[rspec-users] Quickcheck testing framework

Matt Wynne matt at mattwynne.net
Tue May 18 10:27:47 EDT 2010

On 16 May 2010, at 18:54, Scott Taylor wrote:

> Hey all,
> I'm wondering if anyone has any experience with an automated test-case generation tool like Quickcheck (for erlang/haskell). I'd be interested in hearing any impressions, war stories, or dev workflows regarding a tool like this.  Talking off list to David C, he suggested that it might be a complimentary tool to a TDD/BDD framework like rspec. 
> It appears as though there is a similar project out there for ruby named rushcheck (http://rushcheck.rubyforge.org/).  Doesn't seem like it's been maintained in a few years, though, and I'm guessing no one is using it.  I wonder if it these automated test generation tools are more appropriate in functional languages like Haskell and Erlang.
> Scott

A year ago I was at the SPA conference (which I'm at right now) in London. The whole week ended up being very Haskell-themed, with Simon Peyton-Jones doing a keynote, a couple of different tutorials and some impromptu dojos at lunchtime.

Then on the last day a couple of French guys ran a fascinating session. They had a simple CLI Java app which simulated an ATM machine. The first part of the exercise was to build a model of the behaviour of the ATM program. The model was based on naming the different states that the ATM could be in (waiting for PIN, waiting for amount etc) and the possible transitions between those states (enter incorrect PIN, enter amount etc). We then used Haskell to build a representation of that model in code. The idea (which we didn't have time to get to in the session) was then to connect the Haskell model to the real application and use QuickCheck to spray test-cases at it, through the Haskell model.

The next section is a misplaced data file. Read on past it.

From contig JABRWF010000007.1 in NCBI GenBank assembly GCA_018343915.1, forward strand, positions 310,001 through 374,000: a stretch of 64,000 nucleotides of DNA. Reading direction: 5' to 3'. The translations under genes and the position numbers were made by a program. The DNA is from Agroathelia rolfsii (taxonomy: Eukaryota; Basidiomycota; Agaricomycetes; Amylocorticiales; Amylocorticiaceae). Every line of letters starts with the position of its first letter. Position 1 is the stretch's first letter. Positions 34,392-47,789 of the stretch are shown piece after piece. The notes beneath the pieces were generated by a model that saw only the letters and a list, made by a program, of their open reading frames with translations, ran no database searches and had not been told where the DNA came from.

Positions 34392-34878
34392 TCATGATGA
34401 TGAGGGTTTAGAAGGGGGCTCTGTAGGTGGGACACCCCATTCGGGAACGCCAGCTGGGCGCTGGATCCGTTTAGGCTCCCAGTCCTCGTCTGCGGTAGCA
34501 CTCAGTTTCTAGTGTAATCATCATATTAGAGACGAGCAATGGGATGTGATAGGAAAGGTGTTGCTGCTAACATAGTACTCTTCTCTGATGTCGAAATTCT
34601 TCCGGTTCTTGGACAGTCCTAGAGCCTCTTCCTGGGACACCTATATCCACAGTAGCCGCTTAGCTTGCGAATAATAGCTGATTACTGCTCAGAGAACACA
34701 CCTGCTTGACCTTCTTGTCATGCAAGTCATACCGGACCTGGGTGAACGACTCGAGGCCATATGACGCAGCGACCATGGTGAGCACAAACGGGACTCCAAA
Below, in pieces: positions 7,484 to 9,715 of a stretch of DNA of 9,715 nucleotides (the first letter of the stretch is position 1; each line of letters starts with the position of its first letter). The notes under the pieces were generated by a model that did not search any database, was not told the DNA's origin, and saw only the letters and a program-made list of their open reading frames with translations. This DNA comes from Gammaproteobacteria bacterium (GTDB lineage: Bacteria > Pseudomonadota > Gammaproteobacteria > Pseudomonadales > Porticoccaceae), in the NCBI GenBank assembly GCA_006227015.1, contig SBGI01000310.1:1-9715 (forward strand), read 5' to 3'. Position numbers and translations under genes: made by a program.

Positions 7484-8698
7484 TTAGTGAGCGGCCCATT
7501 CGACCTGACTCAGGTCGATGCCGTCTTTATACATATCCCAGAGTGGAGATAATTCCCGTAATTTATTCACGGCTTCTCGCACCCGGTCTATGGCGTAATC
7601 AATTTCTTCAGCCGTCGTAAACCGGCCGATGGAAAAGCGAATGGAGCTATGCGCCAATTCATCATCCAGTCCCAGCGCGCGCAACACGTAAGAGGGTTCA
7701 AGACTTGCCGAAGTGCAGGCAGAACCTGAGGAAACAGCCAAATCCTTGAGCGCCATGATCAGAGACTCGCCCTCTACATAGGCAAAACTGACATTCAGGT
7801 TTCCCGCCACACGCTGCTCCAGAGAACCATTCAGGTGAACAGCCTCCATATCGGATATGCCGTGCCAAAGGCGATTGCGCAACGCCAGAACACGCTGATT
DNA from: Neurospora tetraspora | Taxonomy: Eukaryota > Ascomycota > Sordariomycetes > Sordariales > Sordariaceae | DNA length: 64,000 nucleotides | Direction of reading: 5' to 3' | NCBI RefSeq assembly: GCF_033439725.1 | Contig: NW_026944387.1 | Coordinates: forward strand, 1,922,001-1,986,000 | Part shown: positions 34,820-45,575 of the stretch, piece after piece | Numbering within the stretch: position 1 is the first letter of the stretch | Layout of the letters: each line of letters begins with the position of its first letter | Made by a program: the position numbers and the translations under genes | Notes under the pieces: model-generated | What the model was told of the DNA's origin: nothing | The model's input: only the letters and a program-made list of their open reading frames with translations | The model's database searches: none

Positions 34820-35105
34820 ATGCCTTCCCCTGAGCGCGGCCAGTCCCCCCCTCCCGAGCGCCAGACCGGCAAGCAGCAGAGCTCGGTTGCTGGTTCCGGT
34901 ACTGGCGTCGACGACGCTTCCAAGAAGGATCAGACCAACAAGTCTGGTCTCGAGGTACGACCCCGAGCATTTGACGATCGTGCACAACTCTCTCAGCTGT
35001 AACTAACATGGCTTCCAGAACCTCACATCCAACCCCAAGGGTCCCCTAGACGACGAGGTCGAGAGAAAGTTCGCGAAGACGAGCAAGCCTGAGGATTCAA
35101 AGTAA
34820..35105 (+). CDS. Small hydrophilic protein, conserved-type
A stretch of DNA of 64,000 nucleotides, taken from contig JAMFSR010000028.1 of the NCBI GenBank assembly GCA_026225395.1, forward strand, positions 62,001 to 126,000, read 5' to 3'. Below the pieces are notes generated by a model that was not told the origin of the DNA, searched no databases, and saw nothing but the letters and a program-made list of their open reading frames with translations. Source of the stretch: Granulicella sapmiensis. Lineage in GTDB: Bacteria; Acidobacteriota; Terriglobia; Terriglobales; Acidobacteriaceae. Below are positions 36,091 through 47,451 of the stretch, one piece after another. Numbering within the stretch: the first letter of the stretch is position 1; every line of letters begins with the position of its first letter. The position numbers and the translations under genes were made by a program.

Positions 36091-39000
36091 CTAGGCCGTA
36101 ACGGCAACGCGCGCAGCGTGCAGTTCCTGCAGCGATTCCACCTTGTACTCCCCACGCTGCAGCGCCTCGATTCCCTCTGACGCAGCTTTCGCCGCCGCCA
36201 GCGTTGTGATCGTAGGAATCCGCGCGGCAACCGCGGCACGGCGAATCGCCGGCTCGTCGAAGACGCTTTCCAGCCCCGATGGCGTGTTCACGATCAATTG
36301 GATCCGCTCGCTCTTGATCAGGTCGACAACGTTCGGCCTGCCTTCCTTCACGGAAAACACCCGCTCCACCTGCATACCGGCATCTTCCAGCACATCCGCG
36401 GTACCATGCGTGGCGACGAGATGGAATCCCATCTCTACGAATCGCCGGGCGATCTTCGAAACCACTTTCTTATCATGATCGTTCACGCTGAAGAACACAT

One of the interesting things for me was how similar that model felt to a set of Cucumber features. In Cucumber we express behaviour in terms of scenarios where we put the application into a particular state, interfere with it in some way, and then see what state it has transitioned into. So when we write Gherkin features for our programs we're really building up a model of how we expect the application to behave.

I wondered at the time whether there was any way to either actually generate a Haskell wrapper model from Gherkin code (in order to use QuickCheck) or somehow write a QuickCheck-like program in Ruby that understood Gherkin.

Then I went back to work and forgot all about it.

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